-- Robert Preidt
FRIDAY, Oct. 19 (HealthDay News) -- A new French study supports
the use of radiation therapy after prostate cancer surgery to help
prevent recurrence in high-risk patients.
Surgery to remove the prostate (radical prostatectomy) is one of
the main treatments for prostate cancer. Experts, however, say the
risk of recurrence can be 10 percent to 50 percent in patients
whose cancer has already spread beyond the prostate, so
post-surgery radiation therapy is commonly prescribed for these
The new study included more than 1,000 high-risk prostate cancer
patients who had surgery and were followed for more than 10 years.
Some of them had immediate radiation therapy (given within four
months of surgery) while others were simply monitored for signs of
cancer recurrence (watchful waiting).
After 10 years, 61 percent of men who received immediate
radiation therapy remained cancer-free, compared with 38 percent of
those in the watchful waiting group, according to the study, which
was published online Oct. 18 in the journal
"These long-term results reassure us of the continued benefit and safety of radiation therapy after prostatectomy for a large proportion of men with locally advanced or high-risk prostate cancer," study leader Michel Bolla, a professor at the Centre Hospitalier Universitaire A Michallon, in France, said in a journal news release.
Bolla also noted that factors such as patient age or tumor
status could play into decisions around whether to use
radiotherapy. Younger patients, or those whose biopsy shows
evidence of cancer's spread, may gain from post-surgical radiation
treatments, whereas the therapy might cause more harm than benefit
for patients aged 70 or older.
Two specialists in the field said the findings come as little
"This study confirms what radiation oncologists have known for many years -- namely that certain adverse risk factors seen on final [laboratory results] after a prostatectomy warrant immediate postoperative radiation," said Dr. Jonathan Haas, chief of radiation oncology at Winthrop University Hospital in Mineola, N.Y.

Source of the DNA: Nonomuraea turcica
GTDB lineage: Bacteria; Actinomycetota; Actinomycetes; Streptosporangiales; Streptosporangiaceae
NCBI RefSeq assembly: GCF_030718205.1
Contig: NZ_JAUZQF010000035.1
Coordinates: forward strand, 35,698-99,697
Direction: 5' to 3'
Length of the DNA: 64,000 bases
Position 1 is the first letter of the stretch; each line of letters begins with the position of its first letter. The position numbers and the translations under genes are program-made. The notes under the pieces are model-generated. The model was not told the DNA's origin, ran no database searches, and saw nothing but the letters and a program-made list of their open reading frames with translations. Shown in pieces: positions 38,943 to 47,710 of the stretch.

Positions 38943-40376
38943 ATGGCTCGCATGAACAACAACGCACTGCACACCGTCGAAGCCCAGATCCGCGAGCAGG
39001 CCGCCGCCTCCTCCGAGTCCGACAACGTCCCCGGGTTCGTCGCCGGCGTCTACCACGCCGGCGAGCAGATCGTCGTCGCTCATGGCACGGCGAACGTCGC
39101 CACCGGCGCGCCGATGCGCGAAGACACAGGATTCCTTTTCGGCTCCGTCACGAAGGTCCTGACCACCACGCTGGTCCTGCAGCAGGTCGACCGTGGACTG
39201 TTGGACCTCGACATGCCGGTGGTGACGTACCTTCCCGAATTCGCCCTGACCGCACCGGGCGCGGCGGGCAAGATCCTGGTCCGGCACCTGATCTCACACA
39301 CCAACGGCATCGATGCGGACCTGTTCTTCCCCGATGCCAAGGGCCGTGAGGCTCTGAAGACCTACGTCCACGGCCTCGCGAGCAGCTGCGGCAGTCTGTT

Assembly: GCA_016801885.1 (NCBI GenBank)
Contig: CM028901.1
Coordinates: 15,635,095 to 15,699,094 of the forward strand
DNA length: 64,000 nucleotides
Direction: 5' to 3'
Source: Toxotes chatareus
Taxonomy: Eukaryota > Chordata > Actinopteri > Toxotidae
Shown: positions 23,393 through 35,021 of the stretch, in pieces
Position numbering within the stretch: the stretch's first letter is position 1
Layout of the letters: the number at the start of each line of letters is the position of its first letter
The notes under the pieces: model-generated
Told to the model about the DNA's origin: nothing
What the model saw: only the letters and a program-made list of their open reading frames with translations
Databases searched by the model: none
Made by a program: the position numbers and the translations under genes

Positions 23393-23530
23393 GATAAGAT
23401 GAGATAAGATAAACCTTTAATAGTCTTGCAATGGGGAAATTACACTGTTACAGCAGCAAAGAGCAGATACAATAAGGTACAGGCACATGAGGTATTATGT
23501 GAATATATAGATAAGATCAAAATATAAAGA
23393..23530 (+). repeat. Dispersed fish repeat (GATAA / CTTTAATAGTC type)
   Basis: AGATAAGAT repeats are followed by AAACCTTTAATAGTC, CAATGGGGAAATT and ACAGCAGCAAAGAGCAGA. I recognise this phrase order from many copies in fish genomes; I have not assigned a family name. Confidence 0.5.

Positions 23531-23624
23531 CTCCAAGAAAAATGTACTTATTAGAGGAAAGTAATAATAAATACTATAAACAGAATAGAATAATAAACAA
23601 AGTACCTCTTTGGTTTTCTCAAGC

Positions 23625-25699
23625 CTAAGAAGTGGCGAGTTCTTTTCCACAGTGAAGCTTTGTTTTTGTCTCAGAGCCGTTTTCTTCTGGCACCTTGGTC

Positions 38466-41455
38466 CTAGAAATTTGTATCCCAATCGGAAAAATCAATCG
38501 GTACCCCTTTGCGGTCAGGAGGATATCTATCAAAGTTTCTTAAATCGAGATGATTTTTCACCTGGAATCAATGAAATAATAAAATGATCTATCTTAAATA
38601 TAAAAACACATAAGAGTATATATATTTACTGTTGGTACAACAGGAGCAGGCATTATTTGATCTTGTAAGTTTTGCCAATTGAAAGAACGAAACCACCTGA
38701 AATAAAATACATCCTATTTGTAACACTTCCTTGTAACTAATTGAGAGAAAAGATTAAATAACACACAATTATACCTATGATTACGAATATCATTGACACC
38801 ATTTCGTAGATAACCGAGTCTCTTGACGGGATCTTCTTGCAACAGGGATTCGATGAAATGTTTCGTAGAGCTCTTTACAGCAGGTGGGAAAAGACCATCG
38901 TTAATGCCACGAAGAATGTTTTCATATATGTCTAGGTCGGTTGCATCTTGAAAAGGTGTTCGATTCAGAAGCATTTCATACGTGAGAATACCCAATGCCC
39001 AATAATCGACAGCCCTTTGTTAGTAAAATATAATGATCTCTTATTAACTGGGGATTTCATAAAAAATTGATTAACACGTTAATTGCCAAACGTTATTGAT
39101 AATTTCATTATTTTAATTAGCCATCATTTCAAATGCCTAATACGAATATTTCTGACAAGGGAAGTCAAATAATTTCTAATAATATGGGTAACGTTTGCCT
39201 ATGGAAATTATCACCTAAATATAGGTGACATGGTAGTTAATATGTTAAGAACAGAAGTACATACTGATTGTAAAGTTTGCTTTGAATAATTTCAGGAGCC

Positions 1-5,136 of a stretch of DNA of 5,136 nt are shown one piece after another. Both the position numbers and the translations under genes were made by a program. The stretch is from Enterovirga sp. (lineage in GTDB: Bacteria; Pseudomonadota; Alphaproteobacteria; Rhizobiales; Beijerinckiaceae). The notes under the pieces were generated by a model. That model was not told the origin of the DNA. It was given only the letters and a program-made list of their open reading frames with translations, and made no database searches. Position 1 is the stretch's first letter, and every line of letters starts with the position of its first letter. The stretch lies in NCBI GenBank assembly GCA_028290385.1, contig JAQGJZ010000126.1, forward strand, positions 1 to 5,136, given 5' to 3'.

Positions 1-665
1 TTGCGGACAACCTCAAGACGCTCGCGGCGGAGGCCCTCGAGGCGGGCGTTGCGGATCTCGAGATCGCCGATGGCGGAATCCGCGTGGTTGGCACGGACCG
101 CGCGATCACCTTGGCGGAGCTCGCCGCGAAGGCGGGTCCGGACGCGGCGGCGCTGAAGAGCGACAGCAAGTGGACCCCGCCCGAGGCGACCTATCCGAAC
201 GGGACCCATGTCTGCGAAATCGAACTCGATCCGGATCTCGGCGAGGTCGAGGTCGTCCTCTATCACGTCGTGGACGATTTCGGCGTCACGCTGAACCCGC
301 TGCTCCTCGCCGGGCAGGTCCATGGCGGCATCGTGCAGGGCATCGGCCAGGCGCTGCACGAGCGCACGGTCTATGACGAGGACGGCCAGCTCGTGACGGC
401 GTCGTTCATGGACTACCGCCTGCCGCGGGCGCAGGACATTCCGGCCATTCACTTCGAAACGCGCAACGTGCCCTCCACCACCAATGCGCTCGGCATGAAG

Dr. Louis Potters, chairman of radiation medicine at North
Shore-LIJ Health System in New Hyde Park, N.Y., agreed.
"In certain men who have surgery for localized prostate cancer, post-operative radiation therapy is a powerful tool that can improve cancer outcomes," he said. Beyond offering certain patients "a second chance at a cure," post-op radiation treatment "also decreases the chances of needing future hormone therapy, which can have an array of unwanted side effects," Potters said.
But Haas stressed that teamwork is key to the proper care of any
patient with prostate cancer.
"This study underscores the need for close interdisciplinary cooperation between the urologist, radiation oncologist and pathologist to come up with a tailored treatment plan to maximize outcome for a given patient," he said.
The U.S. National Cancer Institute has more about
prostate cancer treatment.
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